Message from the Winner
Professor, Oregon State University, Corvallis, Oregon
I am honored to receive the JDR Award and am very grateful to the editors and staff members of the Journal of Disaster Research. I am also deeply indebted to the authors who contributed their excellent papers to the two special issues that I had the privilege of guest editing. One issue focused on tsunami forces and effects on structures (Vol.4 No.6) and the other on uncertainties in tsunami effects (Vol.11 No.4). I organized these special issues in cooperation with professors Shuto1 and Sato2, without whom I could not have achieved such fruitful special issues. So this award must be shared with both professor Shuto and professor Sato.
The Journal of Disaster Research was founded in 2006, immediately after two impactful disasters: the 2004 Great Indian Ocean Earthquake and Tsunami, and the 2005 Hurricane Katrina. The founding of the journal was very timely, and I was inspired when I was invited to serve as an international member of the editorial board. Recognizing that research in natural hazards must be trans-disciplinary and interwoven with expertise in geophysics, engineering, and social sciences, I felt it was difficult to locate a proper arena for reporting research findings. And because natural hazards do not recognize national borders, I felt it was crucial that research be conducted with close international collaboration.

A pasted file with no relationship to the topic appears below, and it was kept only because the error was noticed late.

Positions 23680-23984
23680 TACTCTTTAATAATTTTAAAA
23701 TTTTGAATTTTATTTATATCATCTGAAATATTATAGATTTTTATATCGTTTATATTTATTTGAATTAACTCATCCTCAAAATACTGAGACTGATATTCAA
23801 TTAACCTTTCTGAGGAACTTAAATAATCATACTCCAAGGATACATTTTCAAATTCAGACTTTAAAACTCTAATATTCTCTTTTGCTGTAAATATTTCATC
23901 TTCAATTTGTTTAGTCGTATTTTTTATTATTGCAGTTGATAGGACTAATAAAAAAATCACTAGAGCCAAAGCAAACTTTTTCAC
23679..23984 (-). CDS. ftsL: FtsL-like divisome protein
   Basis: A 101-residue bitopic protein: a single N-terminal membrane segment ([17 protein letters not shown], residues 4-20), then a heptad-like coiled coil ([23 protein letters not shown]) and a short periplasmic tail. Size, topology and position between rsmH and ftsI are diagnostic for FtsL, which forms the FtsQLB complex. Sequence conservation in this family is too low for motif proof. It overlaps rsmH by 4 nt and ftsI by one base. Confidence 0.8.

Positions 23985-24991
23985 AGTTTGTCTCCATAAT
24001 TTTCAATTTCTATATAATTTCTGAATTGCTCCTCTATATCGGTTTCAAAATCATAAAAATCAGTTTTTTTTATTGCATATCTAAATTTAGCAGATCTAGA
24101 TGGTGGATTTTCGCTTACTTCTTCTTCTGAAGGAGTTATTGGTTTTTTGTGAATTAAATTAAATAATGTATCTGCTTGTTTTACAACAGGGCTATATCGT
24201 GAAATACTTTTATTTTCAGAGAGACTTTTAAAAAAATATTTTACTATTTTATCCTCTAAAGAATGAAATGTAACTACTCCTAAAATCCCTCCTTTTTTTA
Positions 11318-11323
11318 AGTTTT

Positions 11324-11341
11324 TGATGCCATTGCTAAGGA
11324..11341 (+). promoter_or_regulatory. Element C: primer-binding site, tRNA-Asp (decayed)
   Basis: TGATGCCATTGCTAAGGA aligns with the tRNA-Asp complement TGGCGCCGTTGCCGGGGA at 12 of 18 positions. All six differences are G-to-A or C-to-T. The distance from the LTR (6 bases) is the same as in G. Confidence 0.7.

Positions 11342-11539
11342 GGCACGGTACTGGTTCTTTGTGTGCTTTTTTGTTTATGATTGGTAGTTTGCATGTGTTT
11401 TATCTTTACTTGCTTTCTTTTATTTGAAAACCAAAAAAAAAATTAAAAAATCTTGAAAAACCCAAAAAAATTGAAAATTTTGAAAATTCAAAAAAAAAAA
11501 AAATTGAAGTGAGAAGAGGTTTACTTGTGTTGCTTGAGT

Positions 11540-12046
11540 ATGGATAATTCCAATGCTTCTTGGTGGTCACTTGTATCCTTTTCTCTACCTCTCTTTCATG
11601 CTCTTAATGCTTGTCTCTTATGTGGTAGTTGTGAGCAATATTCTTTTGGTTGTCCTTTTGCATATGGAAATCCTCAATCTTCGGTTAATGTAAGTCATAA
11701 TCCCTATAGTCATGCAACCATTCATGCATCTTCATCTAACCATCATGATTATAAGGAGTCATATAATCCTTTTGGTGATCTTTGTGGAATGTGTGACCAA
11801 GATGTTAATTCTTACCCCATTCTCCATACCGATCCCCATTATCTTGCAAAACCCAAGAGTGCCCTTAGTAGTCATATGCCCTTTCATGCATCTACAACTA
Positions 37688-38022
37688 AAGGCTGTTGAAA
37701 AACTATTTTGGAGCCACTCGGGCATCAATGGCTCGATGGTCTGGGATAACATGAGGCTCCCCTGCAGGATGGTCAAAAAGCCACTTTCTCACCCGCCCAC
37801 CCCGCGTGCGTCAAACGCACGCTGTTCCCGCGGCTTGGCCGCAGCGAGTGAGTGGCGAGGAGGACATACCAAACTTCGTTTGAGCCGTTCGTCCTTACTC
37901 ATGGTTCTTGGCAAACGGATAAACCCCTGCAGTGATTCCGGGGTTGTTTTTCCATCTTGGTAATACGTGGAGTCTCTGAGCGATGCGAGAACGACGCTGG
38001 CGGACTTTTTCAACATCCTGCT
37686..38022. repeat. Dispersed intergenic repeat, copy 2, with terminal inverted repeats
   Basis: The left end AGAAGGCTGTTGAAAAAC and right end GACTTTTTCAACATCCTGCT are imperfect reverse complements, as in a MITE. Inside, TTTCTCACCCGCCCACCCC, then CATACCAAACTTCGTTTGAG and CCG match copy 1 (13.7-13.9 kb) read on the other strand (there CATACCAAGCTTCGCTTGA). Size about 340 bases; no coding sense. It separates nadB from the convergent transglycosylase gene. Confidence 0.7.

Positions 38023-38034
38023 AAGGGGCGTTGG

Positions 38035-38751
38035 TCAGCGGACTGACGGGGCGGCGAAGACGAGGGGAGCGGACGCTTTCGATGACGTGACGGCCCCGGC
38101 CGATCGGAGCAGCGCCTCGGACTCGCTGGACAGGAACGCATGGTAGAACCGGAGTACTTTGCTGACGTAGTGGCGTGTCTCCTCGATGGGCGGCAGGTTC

In the Journal’s early days, it published collections of papers originating mostly from Japanese research activities. But contributions from other countries have increased dramatically, and today the Journal is in the process of establishing an exceptional reputation, attracting truly outstanding research articles from around the world. The Journal of Disaster Research now serves as an excellent dissemination outlet for cutting-edge natural hazard and disaster research, and I intend to continually contribute to this exemplary international journal.